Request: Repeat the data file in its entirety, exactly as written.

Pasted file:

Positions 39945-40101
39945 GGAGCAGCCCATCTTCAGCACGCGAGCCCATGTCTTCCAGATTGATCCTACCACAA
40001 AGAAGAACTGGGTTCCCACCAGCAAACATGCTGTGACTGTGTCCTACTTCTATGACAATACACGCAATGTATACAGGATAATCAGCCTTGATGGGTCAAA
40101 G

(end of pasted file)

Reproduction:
Positions 39945-40101
39945 GGAGCAGCCCATCTTCAGCACGCGAGCCCATGTCTTCCAGATTGATCCTACCACAA
40001 AGAAGAACTGGGTTCCCACCAGCAAACATGCTGTGACTGTGTCCTACTTCTATGACAATACACGCAATGTATACAGGATAATCAGCCTTGATGGGTCAAA
40101 G